I believe the line that runs north from Holtville to Calipatria had already been abandoned at that point.

Paul Baltes
El Centro, CA
6/15/2010

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I, too remember the line. As kid in Tucson, Arizona, we made many trips to San Diego. Old U.S. 80 ran right alongside the line. Sadly, the western end of U.S. (West of Dallas, TX) is also history now

Fred M Cain
Topeka, AZ
1/12/2012

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I would also add that in the 1960s, everytime I saw the line the rails were always shiny and it also had a large, multi-arm open-wire telecom line running along it giving it a main line appearance. I never actually saw a train on it, though.

Fred M. Cain
Topeka, IN
1/18/2012

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Despite the name, Holton Interurban was never electrified. Some mischievous railfans painted "Holton Interurban" on an unrestored ex-PE Birney car at Orange Empire, took photos and wrote a totally bogus "history" of the HI and had it published in "Traction & Models" magazine.

Bob Davis
San Gabriel , CA
1/10/2013

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My father managed the holton-interurban line until it was shutdown.

I will add what I wrote to the owner of this website:

It turns out my father (Hal Hauskins) ran that line for many years and my mother (Margaret Hauskins) also worked with him for some time.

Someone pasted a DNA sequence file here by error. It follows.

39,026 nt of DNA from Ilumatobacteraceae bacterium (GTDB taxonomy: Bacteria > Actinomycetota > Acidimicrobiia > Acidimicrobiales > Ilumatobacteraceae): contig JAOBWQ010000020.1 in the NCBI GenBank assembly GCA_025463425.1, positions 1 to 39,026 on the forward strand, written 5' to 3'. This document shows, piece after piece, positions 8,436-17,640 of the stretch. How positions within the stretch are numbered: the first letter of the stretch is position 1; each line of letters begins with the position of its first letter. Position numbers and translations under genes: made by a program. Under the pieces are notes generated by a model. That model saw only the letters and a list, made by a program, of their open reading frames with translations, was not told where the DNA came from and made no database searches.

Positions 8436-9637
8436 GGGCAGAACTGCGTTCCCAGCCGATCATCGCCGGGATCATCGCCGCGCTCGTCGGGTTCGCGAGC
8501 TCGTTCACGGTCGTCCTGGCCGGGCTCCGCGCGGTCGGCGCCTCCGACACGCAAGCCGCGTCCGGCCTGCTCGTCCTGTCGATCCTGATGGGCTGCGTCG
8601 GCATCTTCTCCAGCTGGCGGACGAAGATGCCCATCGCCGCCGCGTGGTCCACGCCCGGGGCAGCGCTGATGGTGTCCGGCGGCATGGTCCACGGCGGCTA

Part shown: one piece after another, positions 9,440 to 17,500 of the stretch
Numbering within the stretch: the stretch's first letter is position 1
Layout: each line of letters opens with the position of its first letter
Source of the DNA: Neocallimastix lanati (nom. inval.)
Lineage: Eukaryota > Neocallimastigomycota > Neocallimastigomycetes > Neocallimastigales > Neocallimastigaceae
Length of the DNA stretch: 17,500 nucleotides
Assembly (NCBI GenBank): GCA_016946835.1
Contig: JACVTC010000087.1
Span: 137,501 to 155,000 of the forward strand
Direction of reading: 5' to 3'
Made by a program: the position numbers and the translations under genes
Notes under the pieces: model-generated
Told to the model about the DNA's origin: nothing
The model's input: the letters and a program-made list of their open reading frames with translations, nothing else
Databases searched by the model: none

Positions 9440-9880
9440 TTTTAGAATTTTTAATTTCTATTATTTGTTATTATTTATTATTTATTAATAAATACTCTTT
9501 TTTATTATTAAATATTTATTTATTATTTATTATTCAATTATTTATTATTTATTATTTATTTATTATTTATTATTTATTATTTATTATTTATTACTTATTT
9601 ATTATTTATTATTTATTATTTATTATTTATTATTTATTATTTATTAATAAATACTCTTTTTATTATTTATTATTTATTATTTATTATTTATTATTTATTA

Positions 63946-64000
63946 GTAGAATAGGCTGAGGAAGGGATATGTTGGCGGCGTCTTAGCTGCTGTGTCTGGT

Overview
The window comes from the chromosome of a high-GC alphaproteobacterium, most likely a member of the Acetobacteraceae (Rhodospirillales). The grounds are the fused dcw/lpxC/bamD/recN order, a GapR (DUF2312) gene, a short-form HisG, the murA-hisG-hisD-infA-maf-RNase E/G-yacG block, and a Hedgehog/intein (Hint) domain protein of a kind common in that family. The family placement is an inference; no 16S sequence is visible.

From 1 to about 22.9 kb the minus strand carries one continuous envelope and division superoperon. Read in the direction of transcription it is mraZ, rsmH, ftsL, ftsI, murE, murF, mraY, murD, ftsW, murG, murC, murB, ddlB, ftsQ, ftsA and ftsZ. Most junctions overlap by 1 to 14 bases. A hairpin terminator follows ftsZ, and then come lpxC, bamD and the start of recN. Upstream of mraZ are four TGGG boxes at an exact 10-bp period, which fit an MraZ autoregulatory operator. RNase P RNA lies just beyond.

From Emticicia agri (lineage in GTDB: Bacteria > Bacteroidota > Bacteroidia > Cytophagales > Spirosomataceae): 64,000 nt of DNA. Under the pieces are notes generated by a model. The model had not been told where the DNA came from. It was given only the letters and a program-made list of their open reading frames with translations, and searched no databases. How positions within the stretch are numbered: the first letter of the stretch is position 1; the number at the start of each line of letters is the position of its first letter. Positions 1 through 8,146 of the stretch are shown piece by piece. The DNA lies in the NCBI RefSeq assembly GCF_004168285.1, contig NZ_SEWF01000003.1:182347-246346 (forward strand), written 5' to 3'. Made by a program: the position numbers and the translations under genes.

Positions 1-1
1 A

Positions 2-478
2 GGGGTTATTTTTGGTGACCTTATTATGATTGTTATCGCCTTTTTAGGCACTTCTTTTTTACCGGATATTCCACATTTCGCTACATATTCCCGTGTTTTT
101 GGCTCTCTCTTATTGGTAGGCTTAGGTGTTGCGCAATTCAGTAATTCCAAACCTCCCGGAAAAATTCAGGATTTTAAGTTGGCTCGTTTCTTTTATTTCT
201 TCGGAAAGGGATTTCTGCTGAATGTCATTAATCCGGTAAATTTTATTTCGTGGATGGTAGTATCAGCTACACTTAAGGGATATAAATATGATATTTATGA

It main cargo was produce. Carrots, Watermelon, Cantaloupe, lettuce, etc.

I think the time period was approximately from 1962 to 1972. I am sort of guessing.

We lived in a railroad provided house for a while that was right next to the tracks in

Holtville.

Also, the main train station for holton and interurban was bought and relocated to Imperial Valley College

Mrs. Lowe was IVC's first art instructor, and was instrumental to launching the college's first art gallery, housed in the relocated Holtville train depot. An historic building, IVC's original gallery was built in 1905 as the terminus of the Holton Interurban Railway. IVC bought the building from the City of Holtville for $1 on June 28, 1970, and it opened as an art gallery on Friday, December 3, 1971.

Sadly, after 34 years of service, the IVC Holtville Depot art gallery burned down in an electrical fire on September 12, 2005.

http://www.imperial.edu/about/art-gallery/about-the-gallery/

Stephen Hauskins
Los Angeles, CA
2/21/2014

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great info, any photos exist of the Holtville station? or area with trains or of the time period? We are working on design and building a model railroad of teh region and this area is of significant interest.

Lee

Lee
Yuma, AZ
12/28/2015

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I have some photos and old newspaper stories about the HI.

Basically my father ran it from 1958-1978. The office was closed in Holtville after April 1978 but I believe the produce train still ran and was handled out of El Centro for several more years. Closure was due to a number of things- trucking, economy and modernization of the railroad.

I have some images of the depot and some news paper clippings at

http://stephenhauskins.com

Should be available later today 12/28/2015

Stephen Hauskins
Santa Cruz, CA
12/28/2015